On Sunday, the General Electricity Company of Libya (GECOL) announced that the third and fourth turbines and their generators arrived for the West Tripoli gas power plant project. The company added that this equipment arrived on a ship, on Saturday, noting that they are “complementary” to the project.
On its Facebook page, the company said that work is underway to extract equipment from the ship by the Customs Release Department. The work is attended by representatives of the German company, Siemens and Turkish company, Anka.
The statement explained that this shipment includes the third and fourth turbines, their generators and various equipment belonging to the project manufactured by Siemens.
The first gas turbine and the second gas turbine arrived for the West Tripoli gas station project on August 8th. They were put on the base designated for them at the project site. The project has a production capacity of 671 megawatts distributed over four units, according to the company.
Civil works and excavations began in the emergency power station project West of Tripoli last May. The project came as part of the GECOL efforts to raise production capacities and eliminate the deficit in the electrical network. It comes within GECOL’s strategic plan, which includes the establishment of three stations, including one in the Misurata station with a capacity of 640 megawatts, and another in Tobruk with a capacity of 740 megawatts.
Notably, Chairman of the GECOL, Wiam Al-Abdali, said that the company already raised electricity production from 3,700 to 5,700 megawatts, and expects it to further rise to 7,400 megawatts by the end of the year.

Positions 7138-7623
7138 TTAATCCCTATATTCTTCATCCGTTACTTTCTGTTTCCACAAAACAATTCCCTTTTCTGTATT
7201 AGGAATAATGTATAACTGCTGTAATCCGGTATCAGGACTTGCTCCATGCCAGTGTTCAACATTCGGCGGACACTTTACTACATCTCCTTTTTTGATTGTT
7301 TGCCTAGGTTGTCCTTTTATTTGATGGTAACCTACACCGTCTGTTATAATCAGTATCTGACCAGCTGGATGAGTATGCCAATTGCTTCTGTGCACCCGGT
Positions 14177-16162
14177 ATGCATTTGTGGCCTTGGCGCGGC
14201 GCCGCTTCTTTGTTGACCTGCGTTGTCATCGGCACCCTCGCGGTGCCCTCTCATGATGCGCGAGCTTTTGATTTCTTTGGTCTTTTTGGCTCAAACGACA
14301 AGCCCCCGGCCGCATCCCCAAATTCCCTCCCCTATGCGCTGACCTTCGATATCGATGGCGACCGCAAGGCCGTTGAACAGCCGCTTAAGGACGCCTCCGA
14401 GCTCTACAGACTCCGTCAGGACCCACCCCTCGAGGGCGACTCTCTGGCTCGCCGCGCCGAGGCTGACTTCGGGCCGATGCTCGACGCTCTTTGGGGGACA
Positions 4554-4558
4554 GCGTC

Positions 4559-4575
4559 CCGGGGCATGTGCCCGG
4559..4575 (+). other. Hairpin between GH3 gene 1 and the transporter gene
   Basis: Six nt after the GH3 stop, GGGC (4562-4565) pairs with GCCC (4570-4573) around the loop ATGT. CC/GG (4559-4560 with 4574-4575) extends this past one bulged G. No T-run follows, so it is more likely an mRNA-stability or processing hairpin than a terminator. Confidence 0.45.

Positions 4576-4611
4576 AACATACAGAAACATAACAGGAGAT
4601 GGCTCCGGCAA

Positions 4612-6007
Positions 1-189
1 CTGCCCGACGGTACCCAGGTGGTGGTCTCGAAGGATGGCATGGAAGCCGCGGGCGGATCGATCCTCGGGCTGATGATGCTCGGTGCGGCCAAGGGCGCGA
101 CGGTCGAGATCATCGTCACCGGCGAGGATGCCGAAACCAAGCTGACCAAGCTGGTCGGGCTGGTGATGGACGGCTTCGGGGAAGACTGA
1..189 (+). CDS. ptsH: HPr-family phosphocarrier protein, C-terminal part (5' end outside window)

During a hearing session at the Libyan Parliament, Al-Abdali stated that the company had also carried out extensive maintenance operations in many power stations including Misrata, North Benghazi, Al-Sarir, Zawia, and Al-Khums. He noted that the government has allocated one billion dinars for this pre-planned program.
“By the summer of 2020, the electricity transmission network had completely collapsed, and there was a large deficit in the western wing of the electrical network, with loads of 7,500 megawatts, and power outages in some areas reaching 21 hours. Services were badly affected,” he claimed.
“In the summer of this year, we succeeded in linking the main power transmission lines in Ajdabiya, Zueitina, Brega, and southern Tripoli, and we are working on the Ubari-Fajeej line among others. These have led to a reduction in load delivery, despite weak funding,” the chairman added.
Al-Abdali confirmed that the company has already “contracted directly with companies operating in Libya, as they have the available resources, and we did so in order to shorten the time and implement maintenance as quickly as possible,” adding that the government ratified the contracts, and had them reviewed by the Audit Bureau.